A citizen rang me up in some concern about the way his city council had processed a big motion the night before. The land-use proposal was introduced and seconded, a member was recognized to debate, and that member immediately said, “I call the question.” Five of the seven members on the council voted in favor…

Read More

Several readers have written to me recently with questions about their authority as president of a nonprofit organization. It seems that Jurassic Parliament has been almost too successful at expounding the principle that during the meeting, the chair is the servant of the group, and the group is the final authority. These readers drew interesting…

Read More

The big moment is here. You’ve done your due diligence by: reviewing any emergency declarations affecting local government meetings in your state, studying how your body can proceed in light of the Coronavirus/COVID-19 emergency, planning with your staff, consulting your attorney, and choosing an online platform. You’re all set to launch your first totally remote…

Read More

Moving your meeting online presents special challenges. Here are our best tips for success. Make sure you can meet this way. Refer to state law and your bylaws to make sure you can meet by telephone or videoconference. Robert’s Rules of Order Newly Revised, 11th edition, discusses this issue on pp. 97-99. According to Robert,…

Read More

FREE WEBINAR Effective Video and Telephone Meetings This webinar will present best practices to run effective meetings by video or telephone. Get the insights you need to run powerful meetings at a distance. In this challenging time, we have to be able to work effectively when we are physically separated. The skill of the leader…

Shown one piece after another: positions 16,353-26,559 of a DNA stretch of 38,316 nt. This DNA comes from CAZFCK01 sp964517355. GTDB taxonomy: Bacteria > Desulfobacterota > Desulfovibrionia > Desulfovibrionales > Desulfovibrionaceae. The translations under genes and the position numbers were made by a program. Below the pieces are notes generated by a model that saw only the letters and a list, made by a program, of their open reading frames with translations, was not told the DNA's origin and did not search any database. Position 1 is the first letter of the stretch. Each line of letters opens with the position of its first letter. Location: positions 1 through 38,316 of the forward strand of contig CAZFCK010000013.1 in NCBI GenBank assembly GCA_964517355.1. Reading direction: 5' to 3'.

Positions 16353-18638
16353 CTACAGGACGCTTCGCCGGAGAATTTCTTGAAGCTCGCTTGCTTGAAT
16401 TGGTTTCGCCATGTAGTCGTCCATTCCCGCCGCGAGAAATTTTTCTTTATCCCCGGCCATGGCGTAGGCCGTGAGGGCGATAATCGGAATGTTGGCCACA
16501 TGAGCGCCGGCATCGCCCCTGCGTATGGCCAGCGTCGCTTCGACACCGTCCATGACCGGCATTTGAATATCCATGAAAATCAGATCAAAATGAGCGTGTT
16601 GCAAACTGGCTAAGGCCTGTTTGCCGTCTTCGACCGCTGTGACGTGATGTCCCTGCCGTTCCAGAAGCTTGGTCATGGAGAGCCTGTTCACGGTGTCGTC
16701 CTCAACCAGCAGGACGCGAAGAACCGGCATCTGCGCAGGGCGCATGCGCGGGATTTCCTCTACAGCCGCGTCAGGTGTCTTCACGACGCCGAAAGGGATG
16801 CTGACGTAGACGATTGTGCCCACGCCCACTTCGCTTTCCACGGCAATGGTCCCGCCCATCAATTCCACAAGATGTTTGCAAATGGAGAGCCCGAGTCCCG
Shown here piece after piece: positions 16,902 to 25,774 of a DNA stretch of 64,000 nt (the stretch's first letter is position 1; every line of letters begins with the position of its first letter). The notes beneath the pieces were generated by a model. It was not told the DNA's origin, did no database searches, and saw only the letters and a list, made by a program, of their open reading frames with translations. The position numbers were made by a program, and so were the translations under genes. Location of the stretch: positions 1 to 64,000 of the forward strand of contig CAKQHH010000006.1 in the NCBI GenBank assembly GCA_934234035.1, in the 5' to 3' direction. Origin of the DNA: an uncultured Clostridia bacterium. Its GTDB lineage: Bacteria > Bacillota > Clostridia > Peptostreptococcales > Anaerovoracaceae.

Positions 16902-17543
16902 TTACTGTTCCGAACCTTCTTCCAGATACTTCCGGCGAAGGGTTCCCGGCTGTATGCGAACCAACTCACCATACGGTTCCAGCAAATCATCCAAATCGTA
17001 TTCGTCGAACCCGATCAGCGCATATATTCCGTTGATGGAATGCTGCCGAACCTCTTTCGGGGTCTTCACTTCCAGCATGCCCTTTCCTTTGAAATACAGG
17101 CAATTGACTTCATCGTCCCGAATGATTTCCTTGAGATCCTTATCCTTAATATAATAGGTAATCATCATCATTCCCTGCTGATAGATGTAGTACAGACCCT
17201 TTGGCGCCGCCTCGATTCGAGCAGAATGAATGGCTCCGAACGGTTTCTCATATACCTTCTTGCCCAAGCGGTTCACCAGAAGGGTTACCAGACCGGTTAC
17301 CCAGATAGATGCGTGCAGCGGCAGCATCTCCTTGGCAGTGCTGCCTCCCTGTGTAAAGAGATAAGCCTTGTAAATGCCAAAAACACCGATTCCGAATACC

Read More

The basic principle underlying conflict of interest is easy to state but applying it in real-life cases can be complicated. In a nutshell, when you accept a position on a local government body or a nonprofit board, you are obliged to put the interests of the organization above your own personal interest, and you can’t…

Read More

Robert’s Rules of Order is quite strict about dealing with something once in a meeting and moving on. If a motion has been defeated, the only way to bring the same motion up again during that meeting is to move to reconsider the motion. You have to have voted with the prevailing side—the side that…

Read More

It is a basic principle of parliamentary procedure that the decision of the majority, voting at a properly called meeting, is the decision of the body as a whole. The members whose views did not prevail are bound to go along with the majority. This goes back deep in time, to the origins of our…

Read More

Guest post by Colette Collier Trohan on how NOT to do things by avoiding action in Robert’s Rules. Many thanks Colette for this useful summary! Have you ever been in a meeting and had the sinking feeling there was no good path forward? If the motion was adopted, perhaps it would inadvertently send the wrong…

Read More

Weldon L. Merritt, PRP, CPP, has graciously authorized Jurassic Parliament to publish this listing of the rights and responsibilities of ordinary members of an organization. All citations are taken from Robert’s Rules of Order Newly Revised, 11th edition (RONR). Please note that neither the list of member rights nor the list of member responsibilities is…

Read More